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The Green Party

Mike Bloomberg didn't just buy himself the mayoralty, he transformed the way we think about public servants -- and rich guys. Donald Trump, are you listening?

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It's a paradigm shift.

We haven't ever elected men who've made a ton of money -- not mega-money, not robber-baron money. Even in a nation where "self-made" is the greatest title, there have always been those few who are so self-made, so singular, that we haven't considered them to be part of the same striving experience. We haven't, at least in the past, liked people to be that unique -- that independent.

Who would trust such men? That kind of money -- unlimited, unimaginable amounts of it -- naturally breaks the human connection (and who did not hold the Capra-esque belief that such men are the poorer for it?).

That a great crime lies behind every great fortune was the basic sentiment. Where there's great profit, somewhere else there would be great loss. (You were a financier who'd stolen money from widows or orphans, an industrialist who'd made it off other men's labor, or a monopolist who had bought off politicians -- or all three.) Such men had made their deal with the devil. The more money they made, the dirtier their business -- hence "filthy" rich. They had blood on their hands. They were capable of anything (out of such omnipotence, conspiracy theories were born).

Their all-powerfulness (they would certainly have been as insulated and as pampered and as fawned-over and as flattered as any aristocrat ever was) necessarily made them undemocratic, to say the least. And autocratic and authoritarian. Chosen. God, J. D. Rockefeller said about his money, had given it to him.

On the occasions when we elected their children to high office, it was because they'd made a public break with business, with the act of making money. Public life was an act of contrition. To whom much is given, much is required, the Kennedy and Rockefeller heirs went around saying.

But now the bar against electing outlandish, unimaginable, other-worldly wealth has been lifted. With the election of Michael Bloomberg in New York and, last year, Jon Corzine in New Jersey, staggering sums of money, and the freedom and power (not to mention lifestyle) such sums give you, become a political virtue.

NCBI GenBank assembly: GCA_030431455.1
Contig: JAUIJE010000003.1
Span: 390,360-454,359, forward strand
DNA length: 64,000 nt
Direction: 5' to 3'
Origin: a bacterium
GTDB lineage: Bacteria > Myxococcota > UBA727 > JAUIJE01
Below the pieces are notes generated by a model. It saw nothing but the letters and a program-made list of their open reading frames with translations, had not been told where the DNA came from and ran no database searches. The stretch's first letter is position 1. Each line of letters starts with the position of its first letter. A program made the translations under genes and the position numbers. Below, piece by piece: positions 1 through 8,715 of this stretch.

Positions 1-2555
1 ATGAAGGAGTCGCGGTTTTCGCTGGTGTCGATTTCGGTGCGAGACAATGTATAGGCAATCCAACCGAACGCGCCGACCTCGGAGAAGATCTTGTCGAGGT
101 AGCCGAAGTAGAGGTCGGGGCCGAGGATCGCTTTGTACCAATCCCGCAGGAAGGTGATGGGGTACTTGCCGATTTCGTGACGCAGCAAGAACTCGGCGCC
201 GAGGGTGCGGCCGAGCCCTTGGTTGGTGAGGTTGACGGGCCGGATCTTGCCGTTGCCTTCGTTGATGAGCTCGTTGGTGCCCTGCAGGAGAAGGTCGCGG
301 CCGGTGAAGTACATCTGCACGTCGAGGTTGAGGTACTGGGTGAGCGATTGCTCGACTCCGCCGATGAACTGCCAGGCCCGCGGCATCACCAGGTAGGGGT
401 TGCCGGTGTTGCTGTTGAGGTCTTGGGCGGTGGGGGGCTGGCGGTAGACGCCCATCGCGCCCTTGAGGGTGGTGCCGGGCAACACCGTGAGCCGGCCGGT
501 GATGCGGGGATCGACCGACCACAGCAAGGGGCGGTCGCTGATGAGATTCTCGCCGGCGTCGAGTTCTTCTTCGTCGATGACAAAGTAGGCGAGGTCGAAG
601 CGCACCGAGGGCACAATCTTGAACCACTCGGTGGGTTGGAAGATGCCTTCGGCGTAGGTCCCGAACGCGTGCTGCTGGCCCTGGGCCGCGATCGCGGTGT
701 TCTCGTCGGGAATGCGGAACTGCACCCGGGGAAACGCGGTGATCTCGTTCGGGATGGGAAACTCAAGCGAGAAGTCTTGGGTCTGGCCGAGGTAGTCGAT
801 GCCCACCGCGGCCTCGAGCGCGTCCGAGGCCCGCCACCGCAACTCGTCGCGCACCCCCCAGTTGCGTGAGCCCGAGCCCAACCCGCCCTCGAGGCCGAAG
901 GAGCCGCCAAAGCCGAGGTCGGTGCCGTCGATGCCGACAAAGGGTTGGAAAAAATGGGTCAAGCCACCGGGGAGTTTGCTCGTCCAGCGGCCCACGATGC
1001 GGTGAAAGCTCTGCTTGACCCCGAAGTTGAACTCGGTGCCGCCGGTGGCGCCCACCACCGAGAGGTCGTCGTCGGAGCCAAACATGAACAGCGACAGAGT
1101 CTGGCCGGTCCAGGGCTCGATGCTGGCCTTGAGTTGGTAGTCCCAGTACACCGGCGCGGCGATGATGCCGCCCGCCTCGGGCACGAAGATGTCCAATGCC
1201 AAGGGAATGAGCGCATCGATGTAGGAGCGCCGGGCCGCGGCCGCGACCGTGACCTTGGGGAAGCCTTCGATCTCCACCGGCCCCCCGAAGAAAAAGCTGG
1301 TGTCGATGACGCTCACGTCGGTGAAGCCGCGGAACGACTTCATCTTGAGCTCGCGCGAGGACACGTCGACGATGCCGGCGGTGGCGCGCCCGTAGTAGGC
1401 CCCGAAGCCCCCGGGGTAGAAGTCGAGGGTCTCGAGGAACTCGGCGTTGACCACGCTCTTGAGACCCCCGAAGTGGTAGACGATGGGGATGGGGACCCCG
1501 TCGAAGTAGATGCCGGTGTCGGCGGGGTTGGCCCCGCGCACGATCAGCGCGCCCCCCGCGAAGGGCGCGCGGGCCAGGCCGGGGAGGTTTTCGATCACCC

In the past, rich men or the heirs of rich men have run or flirted with running, but, in the manner of rich men, have often turned cheap in the process. Even old Joe Kennedy once said he didn't want to pay for one more vote than he had to. That is not the spirit now. Not only is the calculation different -- the cost of a vote is currently about $100 and climbing -- but the act of spending, of being able to outspend what has been spent before and to inflate the underlying cost of the entire process, is a kind of demonstration of your willingness to give it your all. I do not believe we would want to elect a cheap rich man.

Obviously, this new tolerance and admiration for the superrich has to do with the ethos of the time. So many people seemed to be on their way to becoming among the richest people who have ever lived, that the idea that this was a special, or weird, or even monstrous status went away. Getting to be this rich even made you seem like something of a Boy Scout. You worked long hours, had a head for numbers, gave people want they wanted. Warren Buffett is rich, we believe, not least of all because he is a mensch.

Even the recent dramatic reversal -- the undoing of many of the theoretically rich -- has buttressed the reputations of the genuinely rich. It turns out to be so hard to hold on to money or to turn paper wealth into the cash stuff, that the singular men who are real, no-shitting-anybody gazillionaires deserve special recognition.